Today is the birthday of 19th century missionary George Müller, a passionate prophet against poverty, an advocate for orphans and an enduring emblem of radical trust in God. Here are five things you might not know about his remarkable life.
1. Unholy origins
Although now revered as a saintly Christian figure, Müller's life did not begin that way. He was born in 1805 in Kroppenstedt , a village in the Kingdom of Prussia, modern-day Germany. He was a liar and a gambler and was stealing from his tax-collector father at just age 10. He would later describe his own 'wicked behaviour and unrepentant spirit' that continued into his time as a Bible College student. Despite his 'sinful lifestyle', Müller would later reflect: 'God had mercy on me'.
He initially saw Christian faith as something only to be mocked, but his life was changed by a prayer meeting through which his 'cold heart' began to warm. Moved by the community and their love of God, he was soon on his knees seeking forgiveness. From here on it's said the Müller became a new man, and in time he felt a call to become a missionary to England.
2. The Father's heart
Perhaps his most enduring legacy, both in and outside of the Church, is the orphanages that Müller established. In 1836, he and his first wife Mary decided to rent their home in Bristol to 30 orphan girls. Their service expanded with the opening of more houses, and ultimately comprised five orphanages that by 1970 were housing 1,722 children. Müller's efforts served more than 10,000 orphans over his life. He was also a passionate advocate of education who established 117 schools throughout his life, serving more than 120,000 children.
He joined in a strong legacy of Christian adoption and ministry to the orphaned, rooted both in the cry of Old Testament prophets and the faithful fatherhood of God himself.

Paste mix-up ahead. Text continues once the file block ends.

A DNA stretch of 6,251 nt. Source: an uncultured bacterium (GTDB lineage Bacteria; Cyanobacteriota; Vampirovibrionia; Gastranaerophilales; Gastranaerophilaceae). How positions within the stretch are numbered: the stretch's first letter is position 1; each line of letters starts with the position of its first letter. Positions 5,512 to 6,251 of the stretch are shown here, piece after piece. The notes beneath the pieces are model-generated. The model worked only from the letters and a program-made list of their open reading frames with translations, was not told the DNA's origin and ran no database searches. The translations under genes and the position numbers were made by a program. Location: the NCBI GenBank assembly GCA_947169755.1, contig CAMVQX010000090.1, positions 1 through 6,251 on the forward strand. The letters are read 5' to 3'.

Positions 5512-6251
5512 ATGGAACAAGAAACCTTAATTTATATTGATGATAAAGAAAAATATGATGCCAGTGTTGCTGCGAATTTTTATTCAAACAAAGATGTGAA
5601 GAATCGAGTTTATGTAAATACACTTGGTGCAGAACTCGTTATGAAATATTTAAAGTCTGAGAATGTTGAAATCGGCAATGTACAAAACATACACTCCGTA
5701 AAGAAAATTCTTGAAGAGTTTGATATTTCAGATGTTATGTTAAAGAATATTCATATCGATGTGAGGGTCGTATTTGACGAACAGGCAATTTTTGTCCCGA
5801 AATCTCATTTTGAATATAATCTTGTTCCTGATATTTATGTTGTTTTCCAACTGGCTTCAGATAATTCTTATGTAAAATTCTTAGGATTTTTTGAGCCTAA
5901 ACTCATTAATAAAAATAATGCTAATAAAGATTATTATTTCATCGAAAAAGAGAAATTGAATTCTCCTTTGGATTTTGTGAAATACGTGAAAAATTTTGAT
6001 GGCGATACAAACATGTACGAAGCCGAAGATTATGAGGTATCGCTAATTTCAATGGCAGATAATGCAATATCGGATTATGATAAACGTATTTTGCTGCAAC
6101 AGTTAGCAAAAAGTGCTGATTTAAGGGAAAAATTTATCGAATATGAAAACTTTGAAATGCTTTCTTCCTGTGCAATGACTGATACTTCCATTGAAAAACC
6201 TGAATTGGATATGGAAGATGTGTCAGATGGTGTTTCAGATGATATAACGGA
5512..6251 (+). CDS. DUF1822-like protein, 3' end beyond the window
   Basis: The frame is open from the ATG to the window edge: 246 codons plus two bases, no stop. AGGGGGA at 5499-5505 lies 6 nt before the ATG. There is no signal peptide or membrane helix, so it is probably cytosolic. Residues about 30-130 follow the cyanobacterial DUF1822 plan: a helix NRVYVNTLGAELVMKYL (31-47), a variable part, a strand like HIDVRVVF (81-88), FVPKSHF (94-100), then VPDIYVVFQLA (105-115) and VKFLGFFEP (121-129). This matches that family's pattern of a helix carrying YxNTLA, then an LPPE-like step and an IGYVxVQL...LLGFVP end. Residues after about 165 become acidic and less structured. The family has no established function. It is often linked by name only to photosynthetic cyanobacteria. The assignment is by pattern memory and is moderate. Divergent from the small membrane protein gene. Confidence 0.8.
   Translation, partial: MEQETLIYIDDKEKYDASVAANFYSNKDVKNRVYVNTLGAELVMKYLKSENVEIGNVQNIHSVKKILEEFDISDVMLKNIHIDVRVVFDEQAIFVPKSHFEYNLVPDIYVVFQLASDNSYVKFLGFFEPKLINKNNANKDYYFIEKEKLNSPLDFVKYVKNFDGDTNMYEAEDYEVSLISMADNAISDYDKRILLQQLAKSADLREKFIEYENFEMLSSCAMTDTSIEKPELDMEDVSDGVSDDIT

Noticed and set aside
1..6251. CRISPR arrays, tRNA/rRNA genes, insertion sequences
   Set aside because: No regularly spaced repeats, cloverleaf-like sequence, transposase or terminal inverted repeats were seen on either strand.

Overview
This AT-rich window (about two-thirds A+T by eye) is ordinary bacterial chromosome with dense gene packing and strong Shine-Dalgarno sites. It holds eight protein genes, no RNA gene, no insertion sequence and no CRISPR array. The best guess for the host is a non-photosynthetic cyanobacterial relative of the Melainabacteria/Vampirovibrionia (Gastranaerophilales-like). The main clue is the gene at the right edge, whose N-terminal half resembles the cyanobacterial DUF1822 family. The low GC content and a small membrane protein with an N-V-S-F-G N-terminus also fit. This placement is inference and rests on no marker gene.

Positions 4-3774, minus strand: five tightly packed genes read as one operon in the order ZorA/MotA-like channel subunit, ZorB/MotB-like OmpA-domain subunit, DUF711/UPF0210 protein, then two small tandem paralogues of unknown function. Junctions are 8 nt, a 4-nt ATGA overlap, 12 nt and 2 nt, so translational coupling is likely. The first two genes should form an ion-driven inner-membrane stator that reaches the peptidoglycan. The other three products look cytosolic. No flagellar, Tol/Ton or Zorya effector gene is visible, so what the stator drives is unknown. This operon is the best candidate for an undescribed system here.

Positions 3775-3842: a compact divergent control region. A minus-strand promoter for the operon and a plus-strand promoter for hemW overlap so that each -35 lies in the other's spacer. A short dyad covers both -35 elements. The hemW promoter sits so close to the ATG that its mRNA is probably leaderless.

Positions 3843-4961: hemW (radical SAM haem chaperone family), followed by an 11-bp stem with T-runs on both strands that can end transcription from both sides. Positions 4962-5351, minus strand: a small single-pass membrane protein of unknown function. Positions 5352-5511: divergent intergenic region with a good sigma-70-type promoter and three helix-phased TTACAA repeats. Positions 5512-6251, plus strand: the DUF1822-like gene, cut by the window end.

3. Prophet for the poor
Müller stood up for the poor and oppressed at a time of stark social inequality, exacerbated by an epidemic of cholera. Poverty could often hit children the hardest, hence his concern for orphans. Consistently, Müller challenged the Church on its attitude to riches and class. He opposed the practice of renting out church pews to the wealthy, while the poor of the congregation were forced to sit at the back.
Müller pointed to the lesson of James 2: 2-4, which says: 'Suppose a man comes into your meeting wearing a gold ring and fine clothes, and a poor man in filthy old clothes also comes in. If you show special attention to the man wearing fine clothes and say, "Here's a good seat for you," but say to the poor man, "You stand there" or "Sit on the floor by my feet," have you not discriminated among yourselves and become judges with evil thoughts?'
As for his own finances, Müller refused a salary, instead trusting God to meet his needs through unsolicited gifts. And from what he did receive, he gave most away. He wrote: 'Money is really worth no more than as it can be used to accomplish the Lord's work. Life is worth as much as it is spent for the Lord's service.'
4. Seeing miracles
Various stories attest to a miraculous provision surrounding Müller's life. The most famous story may be one that sees Müller faced with 300 children at his orphanage, hungry with nothing to eat. Confident of the provision to come, he told them to be seated in the dining room where they would be served. Suddenly, a baker appeared at the door, convicted that he should bring bread to Müller and producing three batches as a gift.
He was followed by a milkman, whose cart had broken down in front of the orphanage. The milk would go off in the time it would take to fix the vehicle, so the milkman offered it to Müller, giving him 10 cans for the children. Another tale tells of Müller praying to lift a treacherous fog at sea. He told the initially sceptical ship captain: 'I have known my Lord for more than 50 years and there is not one instance that I have failed to have an audience with the King.'
5. Radical trust
At the age of 70, he chose not to retire but take on a new adventure: a worldwide preaching ministry. Over 17 years he travelled over 200,000 miles, preached in 42 countries and addressed more than 3 million people.
When he died in 1898, the streets of Bristol were filled with mourners. Despite the mighty miracles and heroic humanitarian efforts to his name, Müller's legacy is also a humble and simple one. He trusted God to meet every daily need, and implored others that they could do the same.
He once wrote: 'Every child of God is not called by the Lord to establish schools and orphan houses and to trust in the Lord for means for them. Yet, there is no reason why you may not experience, far more abundantly than we do now, His willingness to answer the prayers of His children.'